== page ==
Now, I’m going to stop myself right there and make this very, very clear – I DO NOT CARE IF YOU EAT MEAT, DAIRY, OR EGGS.  I do not get offended when people eat meat in front of me.  It doesn’t bother me to bake a chicken breast for my boyfriend to have at dinner if he wants one.  I am not here to tell you that you are wrong, and I am right.  I am not here to tell you that I am superior in health or morals because I eat mostly plants.  I am not here to rattle off facts about animal abuse and treatment or the benefits and risks of this or that.  If you want to know about that information, you can do your own research.  I am only here to share my experiences, my thoughts (this is my blog, after all) and hopefully offer some inspiration to a few curious people.  If you’re rolling your eyes by now, you’re welcome to close this tab!  I won’t stop you. :)  But I believe in the power of positivity and leading by example, just as much as I believe that everybody has the right to do whatever they want with their own bodies.

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My Homemade Hummus

I identify with being “Plant-Based” more than I identify with being “Vegan”, but even those labels kind of bother me.  I eat mostly plants.  Between 90-95% of my diet could be classified as “Vegan”, but I do not consider myself “A Vegan”…because, at this point in my life, my coat is filled with down, my boots are made of leather, and if I go to somebody’s house and they serve me something with eggs or cheese in it, I am still going to eat it.  Would I opt for synthetic, animal-free alternatives to my boots and my coat next time?  Absolutely, if it were available AND equally as functional.  But I’m not going to throw away my perfectly good, expensive gear just to prove a point.  Of course I love animals.  Don’t we all?  But I am also realistic.  We live in an extremely complicated world.  I truly admire those people who are so passionately dedicated to their Veganism (or any cause, for that matter) that they insist on cruelty-free, ethical, plant-based beauty products, clothing, cleaning supplies, vehicles, whatever.  It’s amazing.  But it’s just not for me, at least not right now.  And that’s okay.

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Vegan Pancakes with Chocolate Avocado Pudding and Bananas

My love for animals wasn’t what initially inspired me to adopt a new way of eating.  I was feeling sick, tired, low-energy, inflamed beyond belief, and always battling with digestive issues and an angry stomach.  I had experimented with eliminating dairy from my diet back in 2011 after battling with digestive inflammation so severe that I was tested for Crohn’s Disease and Ulcerative Colitis, and it helped tremendously, but I was too weak and cheese was just too delicious.  I knew I’d feel better without dairy, so I finally decided to give it an honest try, and I really wasn’t a huge fan of meat anyway (aside from bacon, duh) so that part was pretty easy.  The most challenging part was actually eliminating eggs – my go-to breakfast of choice and a common ingredient in way more foods than I realized.  However, after receiving test results in November that showed ridiculously high cholesterol for a supposedly healthy 24-year-old, I knew it was time.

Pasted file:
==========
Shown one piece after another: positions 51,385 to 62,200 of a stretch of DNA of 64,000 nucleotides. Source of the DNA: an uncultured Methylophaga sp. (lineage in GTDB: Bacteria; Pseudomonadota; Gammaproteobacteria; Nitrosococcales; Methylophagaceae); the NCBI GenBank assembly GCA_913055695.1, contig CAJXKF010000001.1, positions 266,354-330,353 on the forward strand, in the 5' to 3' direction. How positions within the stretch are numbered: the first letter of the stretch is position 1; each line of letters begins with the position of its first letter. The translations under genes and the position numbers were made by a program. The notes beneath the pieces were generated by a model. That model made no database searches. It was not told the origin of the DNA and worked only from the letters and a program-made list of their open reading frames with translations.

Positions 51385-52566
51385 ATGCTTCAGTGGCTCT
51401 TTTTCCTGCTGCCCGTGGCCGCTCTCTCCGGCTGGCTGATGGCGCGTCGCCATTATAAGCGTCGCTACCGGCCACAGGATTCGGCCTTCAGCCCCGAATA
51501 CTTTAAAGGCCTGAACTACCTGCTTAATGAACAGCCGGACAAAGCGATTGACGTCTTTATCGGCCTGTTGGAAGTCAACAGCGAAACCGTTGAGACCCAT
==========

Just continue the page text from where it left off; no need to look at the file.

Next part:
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Spinach & Mushroom Pasta with “Rose” sauce made from tomatoes and cashew cream cheese

What I didn’t expect, however, was to fall in love with my newfound Plant-Based lifestyle as much as I did.  After the first week of detoxing hell (at times it felt like I might be dying) I began to feel so phenomenal that I wondered how I’d gone through life feeling anything less than this amazing for so long.  My energy increased, my skin improved, my recovery time between running and workouts was cut in half.  I woke up craving giant green smoothies.  I began to love the taste of plain, raw vegetables.  Something in me had changed forever, and I knew that this wasn’t just a fad.

Over the years, I have been guilty of jumping on all kinds of diet-related bandwagons.  I have tried low carb.  I have tried high carb.  Low fat, high fat, high protein, paleo, clean eating, calorie counting, intermittent fasting – you name it.  The problem was that nothing ever stuck for more than a few weeks, and it always ended in me guiltily indulging in a midnight drive-through meal or sobbing into a pile of nutella.  This was the first time that something was not only easy to stick to, but inspiring – I was amazed at all of the delicious and creative ways I could use plants in the kitchen.  Cheese-y sauce made entirely from vegetables.  Chocolate pudding made of avocados.  Burgers made from beans and quinoa that were more delicious than beef could ever be.  I was amazed, and every day that I got to spend experimenting in the kitchen was an adventure.  It didn’t pain me to turn down a donut at a morning meeting, because I knew how satisfying a piece of salted dark chocolate would be.  I wasn’t sad to pass up poutine when I had a cashew cream cheese spread in my fridge.  I didn’t feel deprived at all.  In fact, I had never felt more liberated by what I could eat and NOT feel terrible, emotionally or physically.